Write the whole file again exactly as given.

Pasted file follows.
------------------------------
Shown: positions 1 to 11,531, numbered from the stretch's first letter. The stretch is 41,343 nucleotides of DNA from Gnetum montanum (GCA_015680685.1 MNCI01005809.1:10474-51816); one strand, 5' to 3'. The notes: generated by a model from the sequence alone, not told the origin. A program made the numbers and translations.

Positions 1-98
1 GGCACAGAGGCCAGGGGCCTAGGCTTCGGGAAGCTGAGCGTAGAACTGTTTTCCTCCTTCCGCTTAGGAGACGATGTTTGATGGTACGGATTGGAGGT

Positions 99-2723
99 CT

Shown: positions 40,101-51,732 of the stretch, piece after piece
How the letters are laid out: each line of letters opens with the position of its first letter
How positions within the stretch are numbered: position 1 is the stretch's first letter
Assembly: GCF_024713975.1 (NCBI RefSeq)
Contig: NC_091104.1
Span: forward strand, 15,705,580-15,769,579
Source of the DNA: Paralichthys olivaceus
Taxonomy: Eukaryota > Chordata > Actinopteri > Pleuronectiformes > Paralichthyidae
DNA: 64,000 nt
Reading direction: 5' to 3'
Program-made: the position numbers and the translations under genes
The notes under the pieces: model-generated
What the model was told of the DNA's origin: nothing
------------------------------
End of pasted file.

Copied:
Shown: positions 1 to 11,531, numbered from the stretch's first letter. The stretch is 41,343 nucleotides of DNA from Gnetum montanum (GCA_015680685.1 MNCI01005809.1:10474-51816); one strand, 5' to 3'. The notes: generated by a model from the sequence alone, not told the origin. A program made the numbers and translations.

Positions 1-98
1 GGCACAGAGGCCAGGGGCCTAGGCTTCGGGAAGCTGAGCGTAGAACTGTTTTCCTCCTTCCGCTTAGGAGACGATGTTTGATGGTACGGATTGGAGGT

Positions 99-2723
99 CT

Shown: positions 40,101-51,732 of the stretch, piece after piece
How the letters are laid out: each line of letters opens with the position of its first letter
How positions within the stretch are numbered: position 1 is the stretch's first letter
Assembly: GCF_024713975.1 (NCBI RefSeq)
Contig: NC_091104.1
Span: forward strand, 15,705,580-15,769,579
Source of the DNA: Paralichthys olivaceus
Taxonomy: Eukaryota > Chordata > Actinopteri > Pleuronectiformes > Paralichthyidae
DNA: 64,000 nt
Reading direction: 5' to 3'
Program-made: the position numbers and the translations under genes
The notes under the pieces: model-generated
What the model was told of the DNA's origin: nothing